What to do When the Money SHTF

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Military personnel face difficult challenges during their service careers. When their tour is finished, civilian life brings its own challenges. Remaining calm under pressure – whether from enemy fire or an irritating debt collector – is possible with training and a clear plan of action.

Veterans have specific problems

Where do veterans work when they finish their service? Lack of a job is the biggest financial stressor most veterans face. In fact, more than 65% of service personnel finish their tours without a job. Without a steady income, there are other problems some veterans face which can become critical issues.

Housing problems

Life in the Armed Forces usually means regular relocations. Service personnel move from one location to another every few years. Moving so frequently can cause mortgage difficulties.

Poor credit history

Another struggle for many servicemen and women is their credit history. Many choose to use credit cards and payment plans during their active duty. While these are convenient for a life on the move, the bills will keep rolling in for months and years to come. The payments can become unaffordable once the military paychecks stop coming in.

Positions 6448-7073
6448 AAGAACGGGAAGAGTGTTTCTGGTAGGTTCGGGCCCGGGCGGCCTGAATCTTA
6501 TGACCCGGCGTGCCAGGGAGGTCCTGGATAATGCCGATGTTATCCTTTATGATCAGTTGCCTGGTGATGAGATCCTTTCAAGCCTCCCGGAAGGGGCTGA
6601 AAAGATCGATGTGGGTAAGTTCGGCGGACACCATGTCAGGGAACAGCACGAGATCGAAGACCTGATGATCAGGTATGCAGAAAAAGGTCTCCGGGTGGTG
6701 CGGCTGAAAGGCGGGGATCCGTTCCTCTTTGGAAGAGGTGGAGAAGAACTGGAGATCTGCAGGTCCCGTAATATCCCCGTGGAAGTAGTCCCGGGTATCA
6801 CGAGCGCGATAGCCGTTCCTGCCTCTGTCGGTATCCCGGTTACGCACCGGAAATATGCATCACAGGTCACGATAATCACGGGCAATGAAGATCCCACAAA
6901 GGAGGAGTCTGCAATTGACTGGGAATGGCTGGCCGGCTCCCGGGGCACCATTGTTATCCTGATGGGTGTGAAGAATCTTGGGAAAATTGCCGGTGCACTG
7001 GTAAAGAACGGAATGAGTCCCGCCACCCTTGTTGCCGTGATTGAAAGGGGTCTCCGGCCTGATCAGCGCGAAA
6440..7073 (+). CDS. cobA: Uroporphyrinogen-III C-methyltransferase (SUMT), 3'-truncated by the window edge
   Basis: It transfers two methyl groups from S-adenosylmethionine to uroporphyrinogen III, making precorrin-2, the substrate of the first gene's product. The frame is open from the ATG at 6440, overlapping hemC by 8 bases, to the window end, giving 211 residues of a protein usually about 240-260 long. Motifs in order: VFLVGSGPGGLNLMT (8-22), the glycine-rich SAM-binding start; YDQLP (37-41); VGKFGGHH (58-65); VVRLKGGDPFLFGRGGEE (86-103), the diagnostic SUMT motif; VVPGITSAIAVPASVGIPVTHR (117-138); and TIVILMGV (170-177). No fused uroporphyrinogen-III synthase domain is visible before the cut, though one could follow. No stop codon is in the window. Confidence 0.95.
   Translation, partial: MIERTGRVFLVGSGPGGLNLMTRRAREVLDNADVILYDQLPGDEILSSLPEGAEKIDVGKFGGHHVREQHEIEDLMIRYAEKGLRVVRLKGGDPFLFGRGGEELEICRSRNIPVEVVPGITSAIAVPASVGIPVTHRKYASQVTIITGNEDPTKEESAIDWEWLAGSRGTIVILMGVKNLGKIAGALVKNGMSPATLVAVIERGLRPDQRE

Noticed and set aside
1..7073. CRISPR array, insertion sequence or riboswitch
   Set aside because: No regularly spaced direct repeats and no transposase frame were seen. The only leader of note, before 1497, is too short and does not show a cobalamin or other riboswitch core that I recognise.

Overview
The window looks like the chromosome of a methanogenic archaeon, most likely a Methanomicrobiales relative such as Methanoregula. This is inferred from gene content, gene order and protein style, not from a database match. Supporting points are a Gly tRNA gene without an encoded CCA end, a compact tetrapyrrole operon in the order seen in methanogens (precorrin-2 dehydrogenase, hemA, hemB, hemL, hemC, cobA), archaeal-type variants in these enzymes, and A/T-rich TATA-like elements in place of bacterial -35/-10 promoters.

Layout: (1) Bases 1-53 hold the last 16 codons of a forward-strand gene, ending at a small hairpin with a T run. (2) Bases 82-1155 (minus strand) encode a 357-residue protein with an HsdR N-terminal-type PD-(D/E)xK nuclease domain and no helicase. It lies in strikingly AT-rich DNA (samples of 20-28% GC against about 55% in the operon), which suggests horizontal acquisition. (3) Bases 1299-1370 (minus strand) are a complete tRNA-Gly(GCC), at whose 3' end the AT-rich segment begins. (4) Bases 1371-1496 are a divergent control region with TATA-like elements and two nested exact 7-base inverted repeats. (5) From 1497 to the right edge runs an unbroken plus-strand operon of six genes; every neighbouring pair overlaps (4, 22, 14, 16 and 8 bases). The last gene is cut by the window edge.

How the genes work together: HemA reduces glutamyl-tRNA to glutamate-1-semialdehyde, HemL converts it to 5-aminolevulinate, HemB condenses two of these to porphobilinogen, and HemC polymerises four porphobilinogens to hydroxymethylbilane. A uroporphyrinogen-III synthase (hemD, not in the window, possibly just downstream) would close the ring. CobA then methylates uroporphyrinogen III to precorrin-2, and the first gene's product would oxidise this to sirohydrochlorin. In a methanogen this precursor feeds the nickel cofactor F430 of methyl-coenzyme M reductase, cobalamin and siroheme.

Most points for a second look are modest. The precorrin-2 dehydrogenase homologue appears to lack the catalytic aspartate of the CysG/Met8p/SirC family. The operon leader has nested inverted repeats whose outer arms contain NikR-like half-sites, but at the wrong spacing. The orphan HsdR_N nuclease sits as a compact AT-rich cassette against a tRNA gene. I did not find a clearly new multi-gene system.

Mental health during the transition to civilian life

Two out of three veterans experience a difficult transition from life in the military to civilian life. Everything changes all at once. There are new schedules – or no schedule. There are new co-workers – or no co-workers. There are new rules – or no regulations to be followed. All of these require a mindset shift for the veteran leaving active duty.

Improvise, Adapt, and Overcome

The Marine mantra has value for veterans moving into civilian life. In the early days, they can learn to improvise a way to live as they adjust to all the changes. Then, they can adapt to a new routine, a new job, and new friends. Finally, veterans are well-positioned to overcome serious financial challenges because most veterans are natural savers. They plan for disasters and put money aside.

Plan for the mission

A budget is a necessity for managing money well. Thankfully, creating a budget is easy. There are many budgeting tools to simplify the job. Any of these can help make a workable plan for how to spend, save, and invest money.

Once the budget is calculated, it needs to be balanced. The income must be at least as high as the expenditure. Raise the income or lower the outgoings until the budget looks good. A balanced budget is the best tool for avoiding financial difficulty.

Roll the debt snowball

Veterans typically have more unsecured debt than civilians. Unsecured debt is money owed to someone for which something cannot be sold to pay it off.

Avoiding money problems means getting rid of debt. There are four proven ways to pay off debt:

  • Refinance a mortgage – The bank may refinance a mortgage if there is equity in the property. A mortgage usually has one of the lowest interest rates available. The length of repayment may bring monthly costs down. Do this first if possible.